The National Institute for Mathematical and Biological Synthesis is a research institute focused on the science of mathematics and biology. Known by its acronym NIMBioS (pronounced NIM-bus), the Institute opened in September 2008, arising from a collaborative agreement between the National Science Foundation, the U.S. Department of Homeland Security, and the U.S. Department of Agriculture, with additional support from The University of Tennessee (UT), Knoxville. NIMBioS hosts more than 600 scientists each year at its facility located on the UT campus.
Research confirms controversial Darwin theory of 'jump dispersal'
More than one hundred and fifty years ago, Charles Darwin hypothesized that species could cross oceans and other vast distances on vegetation rafts, icebergs, or in the case of plant seeds, in the plumage ...
New study elucidates the social world of parrots
Science has learned a great deal about complex social behavior by studying nonhuman mammals and primates, but parrots might have something to teach too.
The ABC's of animal speech: Not so random after all
The calls of many animals, from whales to wolves, might contain more language-like structure than previously thought, according to study that raises new questions about the evolutionary origins of human language.
Saving seeds the right way can save the world's plants
Exotic pests, shrinking ranges and a changing climate threaten some of the world's most rare and ecologically important plants, and so conservationists establish seed collections to save the seeds in banks ...
Study predicts ranavirus as potential new culprit in amphibian extinctions
Amphibian declines and extinctions around the world have been linked to an emerging fungal disease called chytridiomycosis, but new research from the National Institute for Mathematical and Biological Synthesis ...
Researchers receive top honors for ecology paper
National Institute for Mathematical and Biological Synthesis postdoctoral fellow Jiang Jiang and University of Miami ecologist Don DeAngelis have won the 2014 best paper award from the Ecological Society ...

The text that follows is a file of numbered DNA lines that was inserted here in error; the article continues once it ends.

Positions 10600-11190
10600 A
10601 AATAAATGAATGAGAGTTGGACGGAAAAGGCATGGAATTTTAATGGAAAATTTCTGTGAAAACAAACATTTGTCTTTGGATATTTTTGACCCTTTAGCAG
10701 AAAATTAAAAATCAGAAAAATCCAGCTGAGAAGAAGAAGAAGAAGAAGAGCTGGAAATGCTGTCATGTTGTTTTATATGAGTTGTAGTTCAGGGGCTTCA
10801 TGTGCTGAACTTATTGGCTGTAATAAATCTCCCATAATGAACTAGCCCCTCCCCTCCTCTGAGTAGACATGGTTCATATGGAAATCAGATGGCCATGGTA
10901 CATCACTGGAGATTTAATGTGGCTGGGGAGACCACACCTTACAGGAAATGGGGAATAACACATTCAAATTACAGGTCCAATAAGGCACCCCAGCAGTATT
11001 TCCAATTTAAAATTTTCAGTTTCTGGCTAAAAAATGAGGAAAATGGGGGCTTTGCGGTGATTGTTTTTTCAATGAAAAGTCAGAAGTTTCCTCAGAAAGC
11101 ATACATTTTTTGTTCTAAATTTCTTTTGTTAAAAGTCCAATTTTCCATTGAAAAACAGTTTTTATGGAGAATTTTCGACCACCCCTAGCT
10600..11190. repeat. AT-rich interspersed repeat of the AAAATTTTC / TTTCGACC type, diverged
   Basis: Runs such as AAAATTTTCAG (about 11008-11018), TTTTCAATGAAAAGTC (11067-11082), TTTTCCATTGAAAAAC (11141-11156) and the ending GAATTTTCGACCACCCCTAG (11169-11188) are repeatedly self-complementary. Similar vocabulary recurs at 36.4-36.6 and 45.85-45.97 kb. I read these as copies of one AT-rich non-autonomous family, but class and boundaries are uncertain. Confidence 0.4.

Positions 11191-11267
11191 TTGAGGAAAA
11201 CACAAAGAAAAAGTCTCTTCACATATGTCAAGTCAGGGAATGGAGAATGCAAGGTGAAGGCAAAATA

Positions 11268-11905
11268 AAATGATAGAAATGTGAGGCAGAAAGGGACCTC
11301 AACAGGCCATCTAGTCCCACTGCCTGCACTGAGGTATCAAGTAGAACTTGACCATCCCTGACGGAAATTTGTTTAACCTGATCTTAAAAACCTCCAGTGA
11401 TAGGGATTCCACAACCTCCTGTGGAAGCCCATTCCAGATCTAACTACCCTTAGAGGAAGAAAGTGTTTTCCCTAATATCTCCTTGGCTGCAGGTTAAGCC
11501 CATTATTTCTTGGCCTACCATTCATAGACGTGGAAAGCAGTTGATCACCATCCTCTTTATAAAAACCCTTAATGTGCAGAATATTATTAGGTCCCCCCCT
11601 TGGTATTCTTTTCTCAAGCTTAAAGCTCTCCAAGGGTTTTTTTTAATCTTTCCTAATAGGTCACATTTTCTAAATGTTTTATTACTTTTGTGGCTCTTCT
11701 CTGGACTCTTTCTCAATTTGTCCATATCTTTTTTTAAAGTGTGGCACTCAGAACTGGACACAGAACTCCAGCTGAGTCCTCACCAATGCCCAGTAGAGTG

The altruistic side of aggressive greed: Study explains new twist in group cooperation
In many group-living species, high-rank individuals bully their group-mates to get what they want, but their contribution is key to success in conflict with other groups, according to a study that sheds new light on the evolutionary ...
Ice-cold methods decode bacterial infection systems
When attacking body cells, bacteria, such as salmonellae or Yersinia (plague pathogens), inject specific bacterial proteins through hollow, syringe-like structures – called injectisomes – into the host ...
Name that tune: Algorithm used in music retrieval systems applied to help identify dolphin whistles
The same algorithm used to find tunes in music retrieval systems has been successfully applied in identifying the signature whistles of dolphins, affording a new time-saving device for research into the world of dolphin communication.
Climate change threatens Northern American turtle habitat
Although a turtle's home may be on its back, some North American turtles face an uncertain future as a warming climate threatens to reduce their suitable habitat.
Math explains history: Simulation accurately captures the evolution of ancient complex societies
The question of how human societies evolve from small groups to the huge, anonymous and complex societies of today has been answered mathematically, accurately matching the historical record on the emergence ...
Tennessee high school students publish in top science journal
Two Tennessee high school students have now done what many scientists strive for: publishing their research in a top science journal. Dalton Chaffee and Hayes Griffin worked with mentor R. Tucker Gilman, ...
Altruism or manipulated helping? Altruism may have origins in manipulation
Manipulation is often thought of as morally repugnant, but it might be responsible for the evolutionary origins of some helpful or altruistic behavior, according to a new study.
Chronic harvesting threatens tropical tree
Chronic harvesting of a tropical tree that many local communities in Western Africa depend on can alter the tree's reproduction and drastically curtail fruit and seed yields over the tree's lifetime, according to a new study.
Biological fitness trumps other traits in mating game
When a new species emerges following adaptive changes to its local environment, the process of choosing a mate can help protect the new species' genetic identity and increase the likelihood of its survival. ...